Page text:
Maccabi World Union does its part to help northern families

Maccabi World Union's work with Jewish solidarity often gets overlooked.

By DAVID WISEMAN
August 1, 2006 21:28
1 minute read.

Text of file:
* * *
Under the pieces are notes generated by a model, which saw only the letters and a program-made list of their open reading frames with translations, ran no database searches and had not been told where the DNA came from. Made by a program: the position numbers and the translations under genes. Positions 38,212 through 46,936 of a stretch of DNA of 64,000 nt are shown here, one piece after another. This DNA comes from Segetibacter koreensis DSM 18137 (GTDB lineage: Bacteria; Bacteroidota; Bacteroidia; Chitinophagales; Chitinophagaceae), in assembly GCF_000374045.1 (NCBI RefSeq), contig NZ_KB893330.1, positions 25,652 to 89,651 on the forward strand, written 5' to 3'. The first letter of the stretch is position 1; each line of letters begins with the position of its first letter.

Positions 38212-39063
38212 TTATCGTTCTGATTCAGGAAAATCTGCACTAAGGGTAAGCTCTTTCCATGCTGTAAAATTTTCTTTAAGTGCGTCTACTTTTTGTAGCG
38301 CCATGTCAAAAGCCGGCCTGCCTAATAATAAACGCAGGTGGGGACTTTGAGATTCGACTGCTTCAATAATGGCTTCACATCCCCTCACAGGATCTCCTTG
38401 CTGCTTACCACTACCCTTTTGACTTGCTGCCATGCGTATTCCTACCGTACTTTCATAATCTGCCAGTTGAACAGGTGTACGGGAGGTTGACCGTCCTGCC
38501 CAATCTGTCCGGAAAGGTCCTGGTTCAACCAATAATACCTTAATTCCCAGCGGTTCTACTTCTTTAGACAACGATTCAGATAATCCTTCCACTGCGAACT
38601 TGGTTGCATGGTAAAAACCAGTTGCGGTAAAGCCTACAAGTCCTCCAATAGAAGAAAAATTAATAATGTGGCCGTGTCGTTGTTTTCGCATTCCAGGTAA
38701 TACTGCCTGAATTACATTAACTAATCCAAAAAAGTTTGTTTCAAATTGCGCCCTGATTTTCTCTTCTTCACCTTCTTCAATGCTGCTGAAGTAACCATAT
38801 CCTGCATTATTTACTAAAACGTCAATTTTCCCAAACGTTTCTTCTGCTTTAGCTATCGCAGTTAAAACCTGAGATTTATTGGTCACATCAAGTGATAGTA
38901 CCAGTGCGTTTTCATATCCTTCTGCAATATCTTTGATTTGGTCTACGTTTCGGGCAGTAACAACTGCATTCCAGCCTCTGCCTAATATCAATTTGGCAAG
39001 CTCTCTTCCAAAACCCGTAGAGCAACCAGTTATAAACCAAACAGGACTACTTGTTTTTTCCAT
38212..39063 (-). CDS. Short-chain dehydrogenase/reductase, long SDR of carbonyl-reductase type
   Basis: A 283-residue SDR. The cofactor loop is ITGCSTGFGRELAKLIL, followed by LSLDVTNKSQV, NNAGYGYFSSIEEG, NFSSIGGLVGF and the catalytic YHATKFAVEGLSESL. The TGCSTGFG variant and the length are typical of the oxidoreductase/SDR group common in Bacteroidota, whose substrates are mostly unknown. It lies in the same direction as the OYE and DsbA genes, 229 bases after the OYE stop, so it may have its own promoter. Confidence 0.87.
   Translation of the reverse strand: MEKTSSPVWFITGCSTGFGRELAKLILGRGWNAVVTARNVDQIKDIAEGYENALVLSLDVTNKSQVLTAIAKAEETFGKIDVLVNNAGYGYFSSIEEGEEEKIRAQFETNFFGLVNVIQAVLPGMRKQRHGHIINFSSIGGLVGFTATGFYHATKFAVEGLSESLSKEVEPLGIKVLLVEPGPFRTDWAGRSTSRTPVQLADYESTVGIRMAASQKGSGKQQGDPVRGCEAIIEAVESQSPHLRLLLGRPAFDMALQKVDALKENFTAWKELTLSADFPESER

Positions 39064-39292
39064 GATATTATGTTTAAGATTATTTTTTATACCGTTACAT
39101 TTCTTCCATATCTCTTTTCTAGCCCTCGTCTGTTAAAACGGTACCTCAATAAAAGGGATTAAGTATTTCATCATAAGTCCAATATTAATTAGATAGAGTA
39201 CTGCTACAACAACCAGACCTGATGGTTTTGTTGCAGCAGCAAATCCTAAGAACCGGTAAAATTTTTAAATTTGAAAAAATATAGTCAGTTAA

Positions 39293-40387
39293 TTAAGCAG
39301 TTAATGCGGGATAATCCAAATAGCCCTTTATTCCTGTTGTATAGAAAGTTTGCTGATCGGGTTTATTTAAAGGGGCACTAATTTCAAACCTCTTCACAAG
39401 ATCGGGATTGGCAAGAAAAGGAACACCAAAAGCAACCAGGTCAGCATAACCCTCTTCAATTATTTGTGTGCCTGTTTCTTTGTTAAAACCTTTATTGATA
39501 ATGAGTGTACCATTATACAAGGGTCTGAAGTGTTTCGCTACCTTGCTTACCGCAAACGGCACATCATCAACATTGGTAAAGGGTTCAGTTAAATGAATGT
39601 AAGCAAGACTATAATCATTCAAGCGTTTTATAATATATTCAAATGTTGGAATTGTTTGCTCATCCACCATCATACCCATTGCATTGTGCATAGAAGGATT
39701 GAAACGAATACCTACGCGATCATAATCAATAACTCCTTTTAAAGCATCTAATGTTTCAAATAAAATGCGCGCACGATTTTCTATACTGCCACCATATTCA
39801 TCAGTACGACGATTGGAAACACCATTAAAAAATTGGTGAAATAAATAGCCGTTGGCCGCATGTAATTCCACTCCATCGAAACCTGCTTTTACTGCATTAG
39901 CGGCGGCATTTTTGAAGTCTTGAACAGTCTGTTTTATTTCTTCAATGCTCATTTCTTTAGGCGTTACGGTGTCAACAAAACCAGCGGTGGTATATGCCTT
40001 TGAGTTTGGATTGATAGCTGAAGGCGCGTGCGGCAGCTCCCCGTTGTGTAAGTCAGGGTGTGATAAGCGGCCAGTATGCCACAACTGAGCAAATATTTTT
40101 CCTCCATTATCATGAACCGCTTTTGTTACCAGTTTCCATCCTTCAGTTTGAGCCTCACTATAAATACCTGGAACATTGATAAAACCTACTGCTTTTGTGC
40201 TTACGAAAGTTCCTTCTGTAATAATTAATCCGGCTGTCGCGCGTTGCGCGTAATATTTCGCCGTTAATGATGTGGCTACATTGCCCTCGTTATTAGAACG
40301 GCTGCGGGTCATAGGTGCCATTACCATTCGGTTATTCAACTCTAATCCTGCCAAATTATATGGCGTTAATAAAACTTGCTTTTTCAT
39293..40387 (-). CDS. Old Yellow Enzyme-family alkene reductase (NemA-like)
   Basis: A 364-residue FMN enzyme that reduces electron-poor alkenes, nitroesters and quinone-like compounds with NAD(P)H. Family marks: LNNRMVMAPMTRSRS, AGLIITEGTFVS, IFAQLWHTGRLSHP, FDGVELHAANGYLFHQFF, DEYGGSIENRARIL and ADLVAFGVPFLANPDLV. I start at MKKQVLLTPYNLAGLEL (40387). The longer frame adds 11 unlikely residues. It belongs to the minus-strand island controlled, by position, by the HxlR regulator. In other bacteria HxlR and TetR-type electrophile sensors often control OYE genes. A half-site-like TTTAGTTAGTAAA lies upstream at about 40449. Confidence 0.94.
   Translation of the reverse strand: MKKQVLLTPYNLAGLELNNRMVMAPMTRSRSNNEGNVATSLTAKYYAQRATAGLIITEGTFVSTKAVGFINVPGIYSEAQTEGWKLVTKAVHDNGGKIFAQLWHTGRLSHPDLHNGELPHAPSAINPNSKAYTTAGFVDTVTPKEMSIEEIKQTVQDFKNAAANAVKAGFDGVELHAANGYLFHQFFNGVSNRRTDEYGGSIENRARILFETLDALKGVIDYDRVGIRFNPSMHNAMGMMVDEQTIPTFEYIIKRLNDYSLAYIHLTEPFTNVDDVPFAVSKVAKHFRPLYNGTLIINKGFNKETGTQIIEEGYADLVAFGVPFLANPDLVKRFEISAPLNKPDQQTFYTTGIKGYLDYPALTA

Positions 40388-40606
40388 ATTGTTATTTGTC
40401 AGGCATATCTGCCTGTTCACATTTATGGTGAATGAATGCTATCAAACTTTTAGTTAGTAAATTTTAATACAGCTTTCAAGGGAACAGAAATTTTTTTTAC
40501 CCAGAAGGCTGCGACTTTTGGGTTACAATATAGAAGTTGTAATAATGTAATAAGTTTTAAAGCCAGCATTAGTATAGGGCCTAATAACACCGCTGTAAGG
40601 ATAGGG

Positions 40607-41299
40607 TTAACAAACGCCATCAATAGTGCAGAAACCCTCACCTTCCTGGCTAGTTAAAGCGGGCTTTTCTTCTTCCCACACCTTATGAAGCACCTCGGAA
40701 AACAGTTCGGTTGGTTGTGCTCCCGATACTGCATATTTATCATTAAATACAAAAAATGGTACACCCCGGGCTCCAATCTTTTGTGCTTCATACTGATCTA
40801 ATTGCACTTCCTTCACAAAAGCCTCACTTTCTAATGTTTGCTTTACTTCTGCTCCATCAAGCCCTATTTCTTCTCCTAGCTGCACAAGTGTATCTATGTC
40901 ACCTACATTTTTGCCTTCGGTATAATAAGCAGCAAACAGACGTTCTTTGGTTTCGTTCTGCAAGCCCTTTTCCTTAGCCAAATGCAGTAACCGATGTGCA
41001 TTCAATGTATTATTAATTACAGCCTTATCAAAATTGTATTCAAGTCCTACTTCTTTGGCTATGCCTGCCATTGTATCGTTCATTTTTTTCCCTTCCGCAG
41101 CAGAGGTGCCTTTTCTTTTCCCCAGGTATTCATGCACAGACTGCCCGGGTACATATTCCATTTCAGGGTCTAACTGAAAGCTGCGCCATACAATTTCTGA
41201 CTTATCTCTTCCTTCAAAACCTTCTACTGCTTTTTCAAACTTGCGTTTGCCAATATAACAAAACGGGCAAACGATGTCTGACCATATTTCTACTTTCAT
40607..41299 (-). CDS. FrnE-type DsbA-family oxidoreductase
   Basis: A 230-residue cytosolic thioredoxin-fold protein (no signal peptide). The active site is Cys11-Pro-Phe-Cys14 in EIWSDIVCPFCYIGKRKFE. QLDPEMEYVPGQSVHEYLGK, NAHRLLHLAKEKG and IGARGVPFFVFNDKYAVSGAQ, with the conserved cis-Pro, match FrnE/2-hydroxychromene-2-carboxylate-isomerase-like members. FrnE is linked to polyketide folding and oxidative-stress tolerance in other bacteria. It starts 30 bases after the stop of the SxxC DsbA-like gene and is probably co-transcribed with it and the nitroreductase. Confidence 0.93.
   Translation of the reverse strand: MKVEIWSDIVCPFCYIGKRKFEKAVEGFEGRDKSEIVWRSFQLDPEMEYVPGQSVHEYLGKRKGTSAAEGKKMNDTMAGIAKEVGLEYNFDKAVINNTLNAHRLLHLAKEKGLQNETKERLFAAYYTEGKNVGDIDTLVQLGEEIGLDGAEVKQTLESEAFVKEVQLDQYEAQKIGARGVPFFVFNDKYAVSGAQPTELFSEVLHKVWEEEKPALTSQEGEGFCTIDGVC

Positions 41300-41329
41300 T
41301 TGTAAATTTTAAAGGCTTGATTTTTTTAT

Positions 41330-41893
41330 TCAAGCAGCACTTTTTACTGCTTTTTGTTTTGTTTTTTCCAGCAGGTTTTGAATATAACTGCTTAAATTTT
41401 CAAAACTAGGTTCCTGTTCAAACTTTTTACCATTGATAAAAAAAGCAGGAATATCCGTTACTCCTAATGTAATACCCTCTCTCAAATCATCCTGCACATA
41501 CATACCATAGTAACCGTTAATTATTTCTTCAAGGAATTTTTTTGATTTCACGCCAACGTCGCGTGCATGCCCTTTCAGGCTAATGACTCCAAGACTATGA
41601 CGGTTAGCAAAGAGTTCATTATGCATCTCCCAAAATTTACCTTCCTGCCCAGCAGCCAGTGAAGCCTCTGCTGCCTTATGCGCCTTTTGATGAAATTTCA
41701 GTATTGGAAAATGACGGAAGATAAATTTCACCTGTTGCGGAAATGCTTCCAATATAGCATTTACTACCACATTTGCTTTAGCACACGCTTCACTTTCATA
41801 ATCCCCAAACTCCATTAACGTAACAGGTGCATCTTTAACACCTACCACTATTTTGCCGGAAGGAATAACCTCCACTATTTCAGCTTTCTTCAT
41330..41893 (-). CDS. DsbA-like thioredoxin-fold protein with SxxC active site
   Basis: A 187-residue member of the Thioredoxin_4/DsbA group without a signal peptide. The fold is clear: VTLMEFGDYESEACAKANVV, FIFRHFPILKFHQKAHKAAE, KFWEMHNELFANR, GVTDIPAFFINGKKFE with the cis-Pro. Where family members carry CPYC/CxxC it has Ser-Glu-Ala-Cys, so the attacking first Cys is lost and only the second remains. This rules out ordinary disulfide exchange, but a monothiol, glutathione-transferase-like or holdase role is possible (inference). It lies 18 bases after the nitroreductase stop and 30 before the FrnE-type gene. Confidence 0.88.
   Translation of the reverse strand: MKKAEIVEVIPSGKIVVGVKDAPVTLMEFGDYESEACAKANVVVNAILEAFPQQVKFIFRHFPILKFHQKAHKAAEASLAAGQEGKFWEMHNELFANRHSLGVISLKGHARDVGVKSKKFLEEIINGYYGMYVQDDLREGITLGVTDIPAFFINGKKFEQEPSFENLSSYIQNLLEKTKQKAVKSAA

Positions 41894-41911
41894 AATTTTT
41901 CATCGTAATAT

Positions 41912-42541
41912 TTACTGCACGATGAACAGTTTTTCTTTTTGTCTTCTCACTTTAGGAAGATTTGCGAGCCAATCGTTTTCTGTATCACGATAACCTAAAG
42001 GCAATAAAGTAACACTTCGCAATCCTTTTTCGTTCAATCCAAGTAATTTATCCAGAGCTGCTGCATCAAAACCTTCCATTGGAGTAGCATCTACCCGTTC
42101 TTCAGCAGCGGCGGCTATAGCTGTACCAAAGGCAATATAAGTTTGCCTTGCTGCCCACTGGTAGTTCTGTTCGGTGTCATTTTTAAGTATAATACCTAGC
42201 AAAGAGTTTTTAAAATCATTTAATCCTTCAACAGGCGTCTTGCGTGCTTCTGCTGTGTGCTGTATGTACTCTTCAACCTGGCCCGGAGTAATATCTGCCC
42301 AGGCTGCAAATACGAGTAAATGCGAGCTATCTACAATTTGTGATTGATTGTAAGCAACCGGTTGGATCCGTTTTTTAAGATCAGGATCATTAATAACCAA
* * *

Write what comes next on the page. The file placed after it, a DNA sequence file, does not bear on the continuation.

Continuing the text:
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In response to the crisis in the North, the Maccabi World Union has sent 3,000 care packages to families living there. More well known for its efforts in the field of sports, Maccabi World Union's work with Jewish solidarity often gets overlooked. Utilizing the support of the global Maccabi family, the call for help went out and packages were prepared and sent up North. "The mayors of Nahariya and Safed got in contact with us via the mayor of Ramat Gan and asked us if we could assist," Eyal Tiberger, director-general of Maccabi World Union, told The Jerusalem Post. "We undertook a world-wide campaign to raise thousands of shekels so we could send these personal care packages to ease the hardship of those suffering up there." In addition to food, care packages also contain sports equipment, toiletries, baby items and toys. More toys will be arriving on Thursday in a shipment from the community of Hong Kong, led by Rafi Aharoni. Some much-needed air-conditioners are also being sent to northern families. Maccabi missions visiting Israel from Great Britain and Brazil took time out from their limited stay in Israel to go to Kfar Maccabiah to assist in putting together the packages. That isn't the only effort members of the Maccabi family are making. A 24-member solidarity mission is coming from Moscow for a five-day tour. The mission includes players from the Maccabi Moscow soccer team led by Maccabi Moscow head Pavel Feldblyum. Other members include ice skating world champion Ilya Averbuch, legendary player Gennady Logofet and Alex Blavatnik. "The mission's goal is about solidarity with the State of Israel in this difficult time. Maccabi Moscow members frequently visit Israel and feel especially obliged to visit also during times of crisis to express the feelings of many Russians, both Jews and non-Jews," said Feldblyum. The mission will travel up North and meet city officials and Russian-speaking families with the hope of offering some form of tangible support. The soccer team members also plan to play a friendly with a team of new immigrants from Latin America.

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